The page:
Nowadays, there are only about 20,000 red colobuses alive of which around 5,000 can be found in Jozani Forest, according to the tour guide.
Compared to other monkeys that run away from visitors or, on the contrary, even attack you, the ashy red colobuses are totally relaxed and don’t bother being observed and photographed.
They’re seriously so cute, I could have spent hours just watching them jump from tree to tree or delouse each other.
Besides the red colobuses, another monkey species you may encounter is the Syke’s monkey, also known as the white-throated monkey.
It’s another very rare monkey species and you need a bit of luck to spot them. Unfortunately, I wasn’t lucky so there’s also no photo to see.
Another rare and very shy mammal to see at Jozani Forest is the Aders’s duiker, a small to medium-sized brown antelope. It’s the rarest antelope species in Africa and can only be found in heavily-wooded areas in Kenya and Zanzibar.
Nowadays, there are only between 300 and 600 of them remaining in the wild, so you can consider yourself very lucky if you see one of them. Especially since they’re very alert and sensitive to sound.
Just like the Aders’s duiker, the suni antelope is another antelope species roaming around in the lush vegetation of the forest. It’s even tinier than its relative, equally shy and getting one in front of your eyes is incredibly difficult as well.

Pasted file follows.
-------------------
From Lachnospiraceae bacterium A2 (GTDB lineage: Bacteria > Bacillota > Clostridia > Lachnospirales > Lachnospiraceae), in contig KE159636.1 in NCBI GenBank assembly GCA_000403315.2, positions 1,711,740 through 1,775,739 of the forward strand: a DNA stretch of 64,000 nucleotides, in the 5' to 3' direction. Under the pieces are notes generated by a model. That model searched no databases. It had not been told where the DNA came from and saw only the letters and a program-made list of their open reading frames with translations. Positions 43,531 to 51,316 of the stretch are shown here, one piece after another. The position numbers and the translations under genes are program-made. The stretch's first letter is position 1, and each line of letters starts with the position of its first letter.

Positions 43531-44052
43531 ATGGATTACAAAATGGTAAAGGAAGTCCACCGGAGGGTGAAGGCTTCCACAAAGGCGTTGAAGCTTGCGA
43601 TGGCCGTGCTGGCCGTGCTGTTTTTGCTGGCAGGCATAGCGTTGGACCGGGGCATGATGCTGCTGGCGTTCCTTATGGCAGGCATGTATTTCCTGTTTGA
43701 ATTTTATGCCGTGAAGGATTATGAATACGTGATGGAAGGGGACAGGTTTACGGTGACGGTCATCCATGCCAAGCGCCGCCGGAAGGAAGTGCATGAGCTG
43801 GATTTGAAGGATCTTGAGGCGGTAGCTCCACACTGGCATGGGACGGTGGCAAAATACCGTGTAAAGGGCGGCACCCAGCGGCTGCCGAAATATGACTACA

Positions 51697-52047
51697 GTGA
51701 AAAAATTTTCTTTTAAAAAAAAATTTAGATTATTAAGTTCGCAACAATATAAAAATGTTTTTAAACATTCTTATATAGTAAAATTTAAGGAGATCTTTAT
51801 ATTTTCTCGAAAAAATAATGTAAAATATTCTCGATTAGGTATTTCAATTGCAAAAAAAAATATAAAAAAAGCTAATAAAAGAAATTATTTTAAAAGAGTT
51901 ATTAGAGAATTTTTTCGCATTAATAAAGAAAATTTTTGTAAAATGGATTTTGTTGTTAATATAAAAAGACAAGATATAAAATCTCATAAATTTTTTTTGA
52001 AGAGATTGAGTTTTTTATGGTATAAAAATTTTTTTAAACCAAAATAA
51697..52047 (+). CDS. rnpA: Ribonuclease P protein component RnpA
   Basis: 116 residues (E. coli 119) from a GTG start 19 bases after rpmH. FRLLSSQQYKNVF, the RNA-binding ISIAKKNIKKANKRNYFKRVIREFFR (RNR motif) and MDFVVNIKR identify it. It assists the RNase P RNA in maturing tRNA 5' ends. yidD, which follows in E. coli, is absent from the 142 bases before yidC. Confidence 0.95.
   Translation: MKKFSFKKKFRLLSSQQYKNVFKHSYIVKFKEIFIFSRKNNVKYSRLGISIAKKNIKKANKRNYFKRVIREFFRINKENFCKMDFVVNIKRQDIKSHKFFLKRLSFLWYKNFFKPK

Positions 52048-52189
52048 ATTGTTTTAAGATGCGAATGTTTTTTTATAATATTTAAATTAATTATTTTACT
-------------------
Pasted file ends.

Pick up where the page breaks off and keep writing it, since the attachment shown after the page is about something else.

During the tour, I spotted a small antelope hiding in the bushes but neither I nor the tour guide could determine whether it was an Aders’s duiker or a suni antelope. Cause as soon as we saw it, it was already gone a second later.
Much to my displeasure – and probably to many others’ too – Jozani Forest is not only home to adorable mini antelopes and friendly monkeys. No, it’s also the habitat of highly venomous snakes such as the green and black mamba and a few species of cobras.
As someone with a strong snake phobia, you can probably imagine how much I freaked out when I heard our tour guide saying this. Me and some of the most poisonous snakes on this earth in one place, an absolute nightmare. I literally froze on the spot, unable to just make one single step further.
It only helped a little when I was told they can be found only very deep in the forest and not in the area we were exploring. Still, just the thought of a snake dropping down from a tree gave me the chills.